Using Biggs' Model of Constructive Alignment in Curriculum Design/Continued

Figure 4: Relating the Constructive Alignment Model to Learning Taxonomies.

Bloom’s Taxonomy
(As revised by Anderson et al 2001)
Biggs’ Proposed Levels of Attainment Biggs & Collis’ SOLO Taxonomy

Synthesis / Creation
design, organise, formulate, propose.

judge, appraise, evaluate, compare, assess.

The very best understanding
Extended Abstract Thinking:


distinguish, analyse, calculate, test, inspect.

apply, use, demonstrate, illustrate, practice.

Highly Satisfactory
Relational Thinking:


explain, describe, discuss, recognise.

Quite Satisfactory
Multi-structural Thinking

comment upon

define, list, name, recall, record

Just a Pass



A better fit with what Biggs says elsewhere in his book, however, is that the assessment regime needs to be thought out before the teaching and learning activities. This is because for students, assessment defines what is important in the curriculum and they will learn what they think will be assessed.

As Biggs put it:

... students learn what they think they will be tested on. This is backwash, when the assessment determines what and how students learn more than the curriculum does. In a poorly aligned system, where the test does not reflect the objectives, this will result in inappropriate surface learning. (Biggs 2003: 140)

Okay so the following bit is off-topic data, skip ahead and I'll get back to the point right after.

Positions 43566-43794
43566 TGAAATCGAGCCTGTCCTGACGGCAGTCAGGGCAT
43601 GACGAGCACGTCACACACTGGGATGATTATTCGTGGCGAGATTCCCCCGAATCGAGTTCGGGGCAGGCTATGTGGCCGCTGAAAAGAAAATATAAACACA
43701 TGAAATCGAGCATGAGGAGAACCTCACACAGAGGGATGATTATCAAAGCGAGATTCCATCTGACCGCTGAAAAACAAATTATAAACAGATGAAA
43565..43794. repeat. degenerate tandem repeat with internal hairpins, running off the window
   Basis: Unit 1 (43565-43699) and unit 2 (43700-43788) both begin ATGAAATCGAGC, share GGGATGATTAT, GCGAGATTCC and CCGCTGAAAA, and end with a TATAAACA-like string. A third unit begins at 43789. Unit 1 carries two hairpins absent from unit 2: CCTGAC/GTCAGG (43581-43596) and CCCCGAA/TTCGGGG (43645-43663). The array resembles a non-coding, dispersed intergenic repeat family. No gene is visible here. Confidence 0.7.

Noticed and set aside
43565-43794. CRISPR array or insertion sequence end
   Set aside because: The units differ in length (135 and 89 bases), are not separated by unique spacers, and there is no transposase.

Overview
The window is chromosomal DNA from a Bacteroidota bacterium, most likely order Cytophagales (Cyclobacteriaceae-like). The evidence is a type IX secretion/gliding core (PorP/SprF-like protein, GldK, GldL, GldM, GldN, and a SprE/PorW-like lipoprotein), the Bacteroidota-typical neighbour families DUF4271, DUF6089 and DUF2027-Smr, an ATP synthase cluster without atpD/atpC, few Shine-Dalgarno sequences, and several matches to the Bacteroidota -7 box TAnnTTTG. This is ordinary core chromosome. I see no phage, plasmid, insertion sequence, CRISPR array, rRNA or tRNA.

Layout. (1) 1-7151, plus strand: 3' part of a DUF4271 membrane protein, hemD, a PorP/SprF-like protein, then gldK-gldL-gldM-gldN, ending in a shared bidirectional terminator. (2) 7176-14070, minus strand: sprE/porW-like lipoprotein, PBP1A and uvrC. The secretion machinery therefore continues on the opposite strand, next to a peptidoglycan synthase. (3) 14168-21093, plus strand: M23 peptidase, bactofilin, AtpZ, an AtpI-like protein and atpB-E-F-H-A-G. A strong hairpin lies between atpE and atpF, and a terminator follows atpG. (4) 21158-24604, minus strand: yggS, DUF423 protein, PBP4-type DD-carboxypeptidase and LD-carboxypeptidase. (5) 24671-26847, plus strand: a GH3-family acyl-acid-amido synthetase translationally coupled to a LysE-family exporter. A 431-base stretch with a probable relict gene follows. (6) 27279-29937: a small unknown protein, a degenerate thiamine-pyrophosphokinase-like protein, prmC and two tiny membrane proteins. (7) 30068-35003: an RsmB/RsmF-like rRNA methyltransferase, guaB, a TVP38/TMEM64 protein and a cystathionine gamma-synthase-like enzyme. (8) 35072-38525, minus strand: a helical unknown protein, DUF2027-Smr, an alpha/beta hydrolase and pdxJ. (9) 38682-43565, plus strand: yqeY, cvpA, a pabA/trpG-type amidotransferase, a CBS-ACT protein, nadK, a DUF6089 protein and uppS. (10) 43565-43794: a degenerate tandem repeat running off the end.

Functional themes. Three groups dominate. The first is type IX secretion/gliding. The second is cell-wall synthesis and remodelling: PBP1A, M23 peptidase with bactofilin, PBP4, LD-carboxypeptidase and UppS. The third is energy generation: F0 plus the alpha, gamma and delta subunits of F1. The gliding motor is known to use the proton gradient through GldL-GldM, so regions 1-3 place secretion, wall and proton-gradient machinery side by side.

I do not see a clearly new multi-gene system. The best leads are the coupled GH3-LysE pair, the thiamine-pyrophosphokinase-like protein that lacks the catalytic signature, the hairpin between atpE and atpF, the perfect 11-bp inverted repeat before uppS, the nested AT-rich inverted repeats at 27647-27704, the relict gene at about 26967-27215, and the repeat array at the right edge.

Biggs notes that if the assessment regime does not properly reflect curriculum objectives then the result will be inappropriate "surface" learning. He then goes on to propose that educators use the inevitability backwash to secure effective educational reform.

You can't beat backwash, so join it. Students will always second-guess the assessment task and then learn what they think will meet those requirements. But if those assessment requirements mirror the curriculum, there is no problem. Students will be learning what they are supposed to be learning. Ibid: 210.

This concept of backwash is a key element of, and justification for, the adoption of Bigg’s Model of Constructive Alignment because it is validated by a great deal of independent research (Atkins et al 1993, Ramsden 1992, Scouller 2000).

This does not, however, in anyway diminish the importance of the other two components of the curriculum. Any review or revision of any one of the three components of an aligned curriculum requires a matching review or revision of the other two. Where a curriculum is not aligned – i.e. where there is a discontinuity between any two of the components – it is likely that there will be a mismatch between intention and product.

At a more complex level, constructive alignment requires a balance and synergy between:

  • the professional goals of the teachers
  • the wants and needs of the students
  • the curriculum
  • the teaching methods used
  • the assessment procedures used and the method or report results
  • the psychological and social climate of the classroom (learning milieu)
  • the psychological and social climate of the institution.

Each of these components needs to work towards the common goals.

Imbalance in the system will lead to poor teaching and surface learning. Non alignment is signified by inconsistencies, unmet expectations, and practices that contradict what we preach (Biggs 2003: 26)

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